It’s a lot easier to pick out the stars on offense, especially today. The Vikings offense scored on their first five offensive possessions. Aside from the Three Stars (who will become obvious shortly), numerous other Vikings turned in noteworthy performances.
- Bobby Wade and Sidney Rice continue to play well. Both made quality catches for touchdowns (Wade going to his knees to catch a low throw for his first TD of the year and Rice by hauling in a fade route over a defender). Wade had 4 catches for 54 yards, Rice had 5 catches for 53. Wade’s the Vikings’ leading receiver, while Rice is tied for first among rookie wide outs in touchdowns and is fourth in receptions and yards.
- Chester Taylor continues to provide starting running back performance as the back up. He gained 70 yards today, an average of 5 yards per carry over 14 carries. He also threw a touchdown pass that was dropped by a wide open Visanthe Shiancoe. (And while I understand where Childress was coming from when he called the two trick plays near the end of the game, but honestly, is it better to save them for when they might be needed, rather than use them in a blowout, allowing other teams to prepare for them? Does anyone really think Jeff Dugan is going to get very far running the ball if the other team is waiting for him?)
- The entire offensive line deserves to be praised for a dominating performance as well. They only gave up one sack, while creating the holes for Peterson and Taylor to run for an average of 5.5 YPC on 39 carries. Peterson has a lot to do with the Vikings’ dominance on the ground, but the line deserves a lot of credit for having the Purple rushing average about four inches less per carry than the best rushing team ever, the 1963 Cleveland Browns.
But enough about those who didn’t quite make the cut. Let’s talk about the Three Stars:
Third Star: Aundrae AllisonAside from the passing game, one of the problems with the Vikings’ offense has been their lack of a return game (when Peterson wasn’t returning kicks). Troy Williamson was averaging a 23.8 yards a return, but didn’t have the ability to break one. Obviously, that’s not a problem with Aundrae Allison, who set a franchise record with a 103 yard kick return for a touchdown and who previously had a 60 yard return against Detroit and a 62 yard return against the Chargers. Allison’s averaging 37.1 yards per return and should be the starting kick returner from now on. He also caught two passes for 52 yards, one of which he turned a short pass into a 35 yard gain. Don’t look now, but it seems yet another rookie has decided to make a big impact for the Purple.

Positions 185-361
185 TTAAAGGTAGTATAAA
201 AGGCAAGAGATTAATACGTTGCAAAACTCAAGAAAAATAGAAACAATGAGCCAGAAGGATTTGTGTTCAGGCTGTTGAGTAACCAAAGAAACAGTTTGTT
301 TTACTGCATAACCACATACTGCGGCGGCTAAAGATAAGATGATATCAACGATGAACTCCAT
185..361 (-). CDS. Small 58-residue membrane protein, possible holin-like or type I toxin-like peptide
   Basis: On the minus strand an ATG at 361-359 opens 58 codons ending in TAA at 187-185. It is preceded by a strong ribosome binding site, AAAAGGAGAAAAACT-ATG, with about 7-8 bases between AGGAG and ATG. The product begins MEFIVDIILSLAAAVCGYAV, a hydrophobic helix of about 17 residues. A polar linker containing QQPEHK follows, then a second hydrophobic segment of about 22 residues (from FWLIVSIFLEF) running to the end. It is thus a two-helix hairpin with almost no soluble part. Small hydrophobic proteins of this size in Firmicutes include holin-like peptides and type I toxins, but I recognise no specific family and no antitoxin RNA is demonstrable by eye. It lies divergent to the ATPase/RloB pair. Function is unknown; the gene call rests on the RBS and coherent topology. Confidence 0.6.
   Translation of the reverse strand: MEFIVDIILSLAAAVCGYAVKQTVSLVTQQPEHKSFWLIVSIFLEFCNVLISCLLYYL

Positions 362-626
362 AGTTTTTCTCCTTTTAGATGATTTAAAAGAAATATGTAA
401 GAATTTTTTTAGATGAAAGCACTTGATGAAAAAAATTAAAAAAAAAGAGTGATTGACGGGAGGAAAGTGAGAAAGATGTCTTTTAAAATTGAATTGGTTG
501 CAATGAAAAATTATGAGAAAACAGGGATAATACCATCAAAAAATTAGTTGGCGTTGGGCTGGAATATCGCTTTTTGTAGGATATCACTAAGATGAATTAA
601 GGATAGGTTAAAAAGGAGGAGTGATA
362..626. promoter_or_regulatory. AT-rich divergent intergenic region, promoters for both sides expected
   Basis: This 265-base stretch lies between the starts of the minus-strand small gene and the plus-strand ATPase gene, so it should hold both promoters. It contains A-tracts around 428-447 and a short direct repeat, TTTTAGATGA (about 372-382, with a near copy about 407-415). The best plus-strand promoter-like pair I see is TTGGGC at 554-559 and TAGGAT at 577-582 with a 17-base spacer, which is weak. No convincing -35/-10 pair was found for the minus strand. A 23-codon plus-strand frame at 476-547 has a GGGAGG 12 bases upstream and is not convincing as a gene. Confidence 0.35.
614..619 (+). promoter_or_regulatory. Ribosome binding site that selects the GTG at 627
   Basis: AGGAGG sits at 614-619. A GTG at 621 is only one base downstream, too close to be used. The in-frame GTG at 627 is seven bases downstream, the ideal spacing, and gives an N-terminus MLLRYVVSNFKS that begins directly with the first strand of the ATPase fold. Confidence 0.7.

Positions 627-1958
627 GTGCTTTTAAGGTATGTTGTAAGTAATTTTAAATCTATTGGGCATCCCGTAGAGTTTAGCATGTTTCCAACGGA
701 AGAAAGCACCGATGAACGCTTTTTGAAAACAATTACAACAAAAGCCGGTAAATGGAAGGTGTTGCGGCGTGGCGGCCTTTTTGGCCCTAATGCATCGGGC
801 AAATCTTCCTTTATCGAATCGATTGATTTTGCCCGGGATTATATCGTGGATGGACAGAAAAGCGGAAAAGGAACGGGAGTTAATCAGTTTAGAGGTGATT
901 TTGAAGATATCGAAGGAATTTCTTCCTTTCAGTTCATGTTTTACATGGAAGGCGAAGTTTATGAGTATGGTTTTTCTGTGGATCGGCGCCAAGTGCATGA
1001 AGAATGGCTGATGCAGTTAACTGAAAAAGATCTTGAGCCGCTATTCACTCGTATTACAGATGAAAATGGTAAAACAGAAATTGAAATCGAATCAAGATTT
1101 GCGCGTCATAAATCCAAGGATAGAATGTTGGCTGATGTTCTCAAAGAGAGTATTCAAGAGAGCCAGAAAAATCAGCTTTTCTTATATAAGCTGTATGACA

Second Star: Adrian Peterson15 carries, 116 yards. That’s 7.73 YPC. You know what the ridiculous thing about that average is? It’s only his fourth best average for a game. Peterson’s 1197 rushing yards leads the NFL (Willie Parker’s still in second with 1097 yards) and his two rushing touchdowns brought his total to ten, second only to LaDainian Tomlinson. And the way he runs? Pure beauty. He worked Lions defender after Lions defender, whether it was with by running through, past or around them. Peterson’s carries are so amazing that I wish I understood the science and strategy of running with the ball, because I feel like only a true master would be able to properly appreciate everything he does.
First Star: Tarvaris JacksonThe Revolution is back and with it have come victories. Tarvaris had the best game of his career against the Lions, completing 18 of 24 passes for 204 yards and two touchdowns and ran for twenty yards on five carries. It was only the second time Tarvaris has broken 200 yards passing in the twelve games he’s played in. He was only sacked once and, while he did throw an interception, it was the only poor decision he made all game, and it happened in garbage time. Tarvaris’ new found comfort in the pocket has been a joy to watch—he’s using his mobility and strength to avoid sacks and buy time for his receivers, he’s hitting his receivers accurately on both short and long passes and he’s avoided making rally killing mistakes. His pass to Sidney Rice on a slant to convert a 3rd and 6 the play before Peterson’s second touchdown was a thing of beauty. It had the velocity and the accuracy necessary to get between the two defenders blanketing Rice and allow him to hold onto the ball despite being interfered with. Tarvaris wasn’t completing passes like that before the Oakland game. And if he continues to throw like that, well, you try stopping an offense featuring the Purple Jesus and an effective Tarvaris Revolution.